The costs of living in Syria have witnessed a significant increase as residents continue to struggle covering even the most basic expenses with paltry wages.
Salaries of employees in Syria range between 25,000 and 42,000 Syrian pounds. In a regime-controlled area that is not facing blockade, we found that the average salary of a family of five cannot cover half of the food and other essential needs.
Families would need 6,000 pounds monthly to cover their daily bread needs, nearly a quarter of the salary of grade-5 employees who receive a salary of 25,000 pounds.
For preparing food, a family would need 4,500 pounds for gas, 3,000 pounds for cooking oil and 6,500 pounds for ghee, a total of 14,000 pounds.
A standard family would need 4 kg of sugar a week at 410 pounds per kilo, making about 6,400 pounds a month. Add to that 2,000 pounds for a kilo of tea monthly.
The above are the essential and minimum needs for a family of five, making a total of 28,400 pounds monthly, exceeding the 25,000 pounds salary of a low-level employee.
For lunches, a family would need monthly: 6,400 pounds for rice, 3,600 pounds for bulgur, 1,000 pounds for tomato paste and 5,600 pounds for yogurt. Add to this daily needs for vegetables like potatoes, marrows, tomatoes, eggplants and beans.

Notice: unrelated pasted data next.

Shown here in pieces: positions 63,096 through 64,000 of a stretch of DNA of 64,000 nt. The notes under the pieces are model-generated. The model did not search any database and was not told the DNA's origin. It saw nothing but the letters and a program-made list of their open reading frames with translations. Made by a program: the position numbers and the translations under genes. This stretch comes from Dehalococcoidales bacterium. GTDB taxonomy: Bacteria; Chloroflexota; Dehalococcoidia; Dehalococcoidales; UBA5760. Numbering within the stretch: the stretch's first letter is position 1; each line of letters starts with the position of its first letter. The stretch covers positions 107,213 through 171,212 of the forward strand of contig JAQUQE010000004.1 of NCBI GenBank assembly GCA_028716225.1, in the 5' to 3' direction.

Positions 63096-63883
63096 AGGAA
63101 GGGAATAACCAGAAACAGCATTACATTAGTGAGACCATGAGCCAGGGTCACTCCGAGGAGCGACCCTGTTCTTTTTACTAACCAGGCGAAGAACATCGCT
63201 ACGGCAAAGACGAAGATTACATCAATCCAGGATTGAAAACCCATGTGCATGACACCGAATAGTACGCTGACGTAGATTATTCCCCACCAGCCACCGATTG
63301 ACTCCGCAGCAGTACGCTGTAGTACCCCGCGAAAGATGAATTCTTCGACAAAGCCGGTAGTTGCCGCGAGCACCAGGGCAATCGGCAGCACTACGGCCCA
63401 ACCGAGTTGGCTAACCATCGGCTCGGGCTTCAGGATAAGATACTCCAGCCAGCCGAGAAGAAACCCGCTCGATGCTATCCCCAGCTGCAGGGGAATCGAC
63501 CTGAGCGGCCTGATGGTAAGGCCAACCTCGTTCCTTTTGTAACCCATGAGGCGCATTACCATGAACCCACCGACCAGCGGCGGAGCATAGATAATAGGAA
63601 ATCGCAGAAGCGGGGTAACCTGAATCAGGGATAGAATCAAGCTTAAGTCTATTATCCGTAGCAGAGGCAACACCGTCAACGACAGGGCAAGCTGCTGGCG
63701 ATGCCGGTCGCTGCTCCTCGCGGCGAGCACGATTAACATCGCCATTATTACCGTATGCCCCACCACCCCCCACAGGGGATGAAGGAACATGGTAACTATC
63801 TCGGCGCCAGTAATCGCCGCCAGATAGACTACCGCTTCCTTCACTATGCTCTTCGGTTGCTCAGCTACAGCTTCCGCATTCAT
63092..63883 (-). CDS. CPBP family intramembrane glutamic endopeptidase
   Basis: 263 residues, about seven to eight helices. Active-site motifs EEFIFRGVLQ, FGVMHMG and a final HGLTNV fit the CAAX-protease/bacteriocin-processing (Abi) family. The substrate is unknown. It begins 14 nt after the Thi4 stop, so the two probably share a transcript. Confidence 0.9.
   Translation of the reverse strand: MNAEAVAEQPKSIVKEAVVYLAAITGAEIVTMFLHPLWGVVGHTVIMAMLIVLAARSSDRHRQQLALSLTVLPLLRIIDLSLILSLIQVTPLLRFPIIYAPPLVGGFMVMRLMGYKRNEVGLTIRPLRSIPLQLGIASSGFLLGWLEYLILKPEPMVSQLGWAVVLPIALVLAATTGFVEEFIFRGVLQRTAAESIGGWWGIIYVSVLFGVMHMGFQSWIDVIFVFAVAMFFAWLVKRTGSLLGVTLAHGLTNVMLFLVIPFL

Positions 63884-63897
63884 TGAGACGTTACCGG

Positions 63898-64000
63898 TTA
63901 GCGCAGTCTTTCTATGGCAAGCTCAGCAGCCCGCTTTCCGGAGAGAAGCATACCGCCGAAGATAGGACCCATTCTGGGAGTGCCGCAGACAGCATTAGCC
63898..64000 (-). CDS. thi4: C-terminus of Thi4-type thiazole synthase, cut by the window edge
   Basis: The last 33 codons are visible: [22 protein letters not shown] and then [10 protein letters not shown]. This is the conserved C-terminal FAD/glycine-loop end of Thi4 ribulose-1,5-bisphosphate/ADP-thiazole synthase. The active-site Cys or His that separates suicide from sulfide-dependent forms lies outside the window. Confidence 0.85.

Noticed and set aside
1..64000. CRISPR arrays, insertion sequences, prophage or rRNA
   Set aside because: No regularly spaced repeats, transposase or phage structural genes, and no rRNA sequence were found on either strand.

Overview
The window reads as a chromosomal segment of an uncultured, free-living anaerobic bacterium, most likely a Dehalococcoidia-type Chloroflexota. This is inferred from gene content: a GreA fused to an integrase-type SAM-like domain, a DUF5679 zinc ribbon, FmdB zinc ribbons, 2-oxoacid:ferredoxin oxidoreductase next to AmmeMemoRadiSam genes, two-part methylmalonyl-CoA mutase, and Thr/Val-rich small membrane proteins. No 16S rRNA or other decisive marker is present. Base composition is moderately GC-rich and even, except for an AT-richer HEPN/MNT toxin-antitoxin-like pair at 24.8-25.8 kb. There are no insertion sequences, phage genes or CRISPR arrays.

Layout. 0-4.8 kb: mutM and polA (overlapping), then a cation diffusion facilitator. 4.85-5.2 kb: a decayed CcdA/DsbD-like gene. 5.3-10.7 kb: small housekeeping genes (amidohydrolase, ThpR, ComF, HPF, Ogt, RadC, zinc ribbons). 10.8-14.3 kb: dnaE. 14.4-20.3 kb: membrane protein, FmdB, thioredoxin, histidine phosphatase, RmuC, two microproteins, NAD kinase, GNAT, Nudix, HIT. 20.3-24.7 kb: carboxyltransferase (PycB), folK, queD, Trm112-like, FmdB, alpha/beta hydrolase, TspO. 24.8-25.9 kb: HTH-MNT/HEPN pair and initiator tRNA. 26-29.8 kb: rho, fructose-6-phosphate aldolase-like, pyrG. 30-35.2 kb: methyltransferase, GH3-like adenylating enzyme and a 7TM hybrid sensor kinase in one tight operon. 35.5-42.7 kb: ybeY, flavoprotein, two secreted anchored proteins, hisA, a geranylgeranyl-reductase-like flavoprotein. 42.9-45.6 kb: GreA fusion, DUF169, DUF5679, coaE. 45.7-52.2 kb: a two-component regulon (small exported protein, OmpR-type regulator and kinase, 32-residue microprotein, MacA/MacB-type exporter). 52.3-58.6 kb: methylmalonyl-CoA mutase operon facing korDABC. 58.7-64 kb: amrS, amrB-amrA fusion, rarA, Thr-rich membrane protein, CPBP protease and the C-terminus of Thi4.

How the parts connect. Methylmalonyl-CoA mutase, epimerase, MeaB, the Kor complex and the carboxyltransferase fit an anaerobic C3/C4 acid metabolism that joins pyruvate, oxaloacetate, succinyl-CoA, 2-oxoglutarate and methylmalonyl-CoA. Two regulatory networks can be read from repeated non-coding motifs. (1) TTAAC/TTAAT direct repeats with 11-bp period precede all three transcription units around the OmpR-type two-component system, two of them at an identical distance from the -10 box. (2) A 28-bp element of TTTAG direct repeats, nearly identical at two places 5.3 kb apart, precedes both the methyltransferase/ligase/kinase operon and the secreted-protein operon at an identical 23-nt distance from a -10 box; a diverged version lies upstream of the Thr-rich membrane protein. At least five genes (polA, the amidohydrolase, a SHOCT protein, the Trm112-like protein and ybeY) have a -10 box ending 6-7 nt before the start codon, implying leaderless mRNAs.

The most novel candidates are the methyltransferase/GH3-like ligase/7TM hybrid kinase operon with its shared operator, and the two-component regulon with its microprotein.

For minimal breakfasts, a family would require eggs, yogurt and olives. Every month, two boxes of eggs cost around 3,800 pounds, 3 kg of yogurt costs 7,200 pounds, and olives are about 3,200 a month.
Families with children and babies would need to budget for other expenses, like milk and nappies. A baby would need three to four cans of milk powder, at 3,000 pounds each, totaling 12,000 pounds monthly. If the family decided to give their children cow milk, they would need 1 liter each day, at 200 per liter, almost 6,000 pounds a month.
Meanwhile, families with children attending schools and universities cannot cover expenses without support from relatives and other sources of income.
This article was edited by The Syrian Observer. Responsibility for the information and views set out in this article lies entirely with the author.